REPRODUCTION OF COMMERCIAL SPECIES 219
were dead at the beginning of the fortieth year, or, in other words, only one in fifty of the original trees was alive, that is, if we assume that the forest between 30 and 40 years old started in the same manner as the present stands less than 10 years old. Stated in another way, the death rate per acre was 5,000 yearly during the second decade; 300 yearly during the third, and 70 trees per acre yearly during the fourth decade. It will be seen that the death rate was still more pronounced in the case of the fir alone, since less than one in a hundred of the original trees was alive at the end of the fourth decade.
By referring to the percentage table above, one will see that the proportion of the hemlock gradually increases as the stands grow older. This shows that the hemlock can endure crowding and shading better than the fir. The tendency of the hemlock to crowd out the fir as the forest gets older seems to be a general rule in the coastal forests of British Columbia. This is particularly true in the better soil conditions, and, as stated in the preceding section, (p. 216), the hemlock is beneath the stands of fir on the poorer soils, ready to take the place of the fir as soon as it is removed, that is, if the natural conditions are not too violently disturbed.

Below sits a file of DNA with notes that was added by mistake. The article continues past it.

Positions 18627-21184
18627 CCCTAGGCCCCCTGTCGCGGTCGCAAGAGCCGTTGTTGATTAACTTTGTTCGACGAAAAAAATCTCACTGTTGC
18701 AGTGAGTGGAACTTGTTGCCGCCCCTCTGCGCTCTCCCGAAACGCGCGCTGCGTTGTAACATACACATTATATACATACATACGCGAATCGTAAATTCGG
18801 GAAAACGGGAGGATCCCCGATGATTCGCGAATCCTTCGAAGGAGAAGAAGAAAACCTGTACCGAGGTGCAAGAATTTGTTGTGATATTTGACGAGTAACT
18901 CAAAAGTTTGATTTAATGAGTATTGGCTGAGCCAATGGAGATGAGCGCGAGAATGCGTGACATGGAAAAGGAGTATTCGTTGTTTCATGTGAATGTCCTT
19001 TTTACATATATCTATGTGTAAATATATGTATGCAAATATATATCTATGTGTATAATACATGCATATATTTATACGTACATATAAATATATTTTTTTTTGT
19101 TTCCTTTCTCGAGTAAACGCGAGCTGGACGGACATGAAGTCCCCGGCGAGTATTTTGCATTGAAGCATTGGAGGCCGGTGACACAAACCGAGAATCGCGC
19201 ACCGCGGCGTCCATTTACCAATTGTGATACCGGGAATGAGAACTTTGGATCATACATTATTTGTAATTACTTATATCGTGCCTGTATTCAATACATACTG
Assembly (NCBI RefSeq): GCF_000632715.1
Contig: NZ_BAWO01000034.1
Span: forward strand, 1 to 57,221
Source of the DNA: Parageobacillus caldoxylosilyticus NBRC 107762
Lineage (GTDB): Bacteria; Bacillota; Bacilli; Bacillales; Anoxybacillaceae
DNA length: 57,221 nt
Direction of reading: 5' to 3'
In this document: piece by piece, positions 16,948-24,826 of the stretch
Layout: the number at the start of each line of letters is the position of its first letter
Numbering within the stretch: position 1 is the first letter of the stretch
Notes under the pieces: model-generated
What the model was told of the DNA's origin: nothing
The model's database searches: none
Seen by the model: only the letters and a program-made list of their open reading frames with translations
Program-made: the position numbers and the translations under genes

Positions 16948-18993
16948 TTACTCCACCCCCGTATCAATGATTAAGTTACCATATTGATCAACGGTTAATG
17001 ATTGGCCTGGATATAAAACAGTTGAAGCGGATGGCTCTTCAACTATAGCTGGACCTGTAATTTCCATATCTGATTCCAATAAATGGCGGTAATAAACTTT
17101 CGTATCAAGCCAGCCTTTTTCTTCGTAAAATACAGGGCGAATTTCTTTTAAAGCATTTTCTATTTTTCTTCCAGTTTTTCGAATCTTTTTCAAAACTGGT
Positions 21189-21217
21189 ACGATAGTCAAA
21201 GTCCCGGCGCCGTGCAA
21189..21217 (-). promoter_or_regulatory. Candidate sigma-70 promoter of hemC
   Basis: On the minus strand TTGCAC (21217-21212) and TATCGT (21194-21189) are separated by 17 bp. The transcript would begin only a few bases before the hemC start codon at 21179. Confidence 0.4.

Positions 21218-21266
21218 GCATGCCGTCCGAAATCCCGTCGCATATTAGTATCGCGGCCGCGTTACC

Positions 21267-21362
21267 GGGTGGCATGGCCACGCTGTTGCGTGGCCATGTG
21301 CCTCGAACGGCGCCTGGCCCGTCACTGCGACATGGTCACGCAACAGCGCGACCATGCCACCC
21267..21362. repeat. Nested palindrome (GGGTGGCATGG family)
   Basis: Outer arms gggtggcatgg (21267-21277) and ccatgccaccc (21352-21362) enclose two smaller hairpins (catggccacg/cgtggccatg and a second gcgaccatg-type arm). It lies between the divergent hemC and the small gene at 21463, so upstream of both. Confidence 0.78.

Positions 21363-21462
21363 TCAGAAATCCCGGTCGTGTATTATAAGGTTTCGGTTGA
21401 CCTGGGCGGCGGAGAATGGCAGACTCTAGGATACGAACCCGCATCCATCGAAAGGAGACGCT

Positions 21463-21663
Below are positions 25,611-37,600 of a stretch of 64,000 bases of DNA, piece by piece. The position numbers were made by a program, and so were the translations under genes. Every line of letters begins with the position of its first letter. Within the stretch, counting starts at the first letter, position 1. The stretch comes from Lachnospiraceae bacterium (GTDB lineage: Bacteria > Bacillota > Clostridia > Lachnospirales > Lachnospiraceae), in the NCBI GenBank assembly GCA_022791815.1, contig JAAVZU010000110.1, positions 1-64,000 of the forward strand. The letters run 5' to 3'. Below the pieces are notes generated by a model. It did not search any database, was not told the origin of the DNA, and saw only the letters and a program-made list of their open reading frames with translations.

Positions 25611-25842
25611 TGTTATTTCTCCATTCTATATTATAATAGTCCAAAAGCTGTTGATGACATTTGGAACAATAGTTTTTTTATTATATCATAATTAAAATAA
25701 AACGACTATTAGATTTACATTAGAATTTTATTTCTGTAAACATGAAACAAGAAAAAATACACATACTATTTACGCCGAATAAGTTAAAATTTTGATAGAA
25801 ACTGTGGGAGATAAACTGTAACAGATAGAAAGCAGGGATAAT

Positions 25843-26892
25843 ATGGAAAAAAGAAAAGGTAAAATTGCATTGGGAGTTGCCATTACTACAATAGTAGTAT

In travelling through the southern coastal region of British Columbia one is impressed by the vigorous reproduction of Douglas fir, yet the occurrence of well-stocked stands of young fir is scattering and patchy in nature. The mature forests which will arise from these young stands will not be as continuous and uniformly distributed as the present mature forest, and consequently the forest area of the future will not yield as much saw-log material. This prediction is based on the fact that large areas of young forests are being periodic-ally burned, and, when the young growth is killed by fire, little or no young growth of commercial trees comes in to take its place. The reasons for this will be discussed in the section on the influence of fire upon forest reproduction.
Stands in which hemlock predominated, covering large
Hemlock areas, were much less frequent than those in which
Predominant fir predominated. Young hemlock stands were plentiful, but they occur in relatively small groups, usually on the better soils of depressions and flats.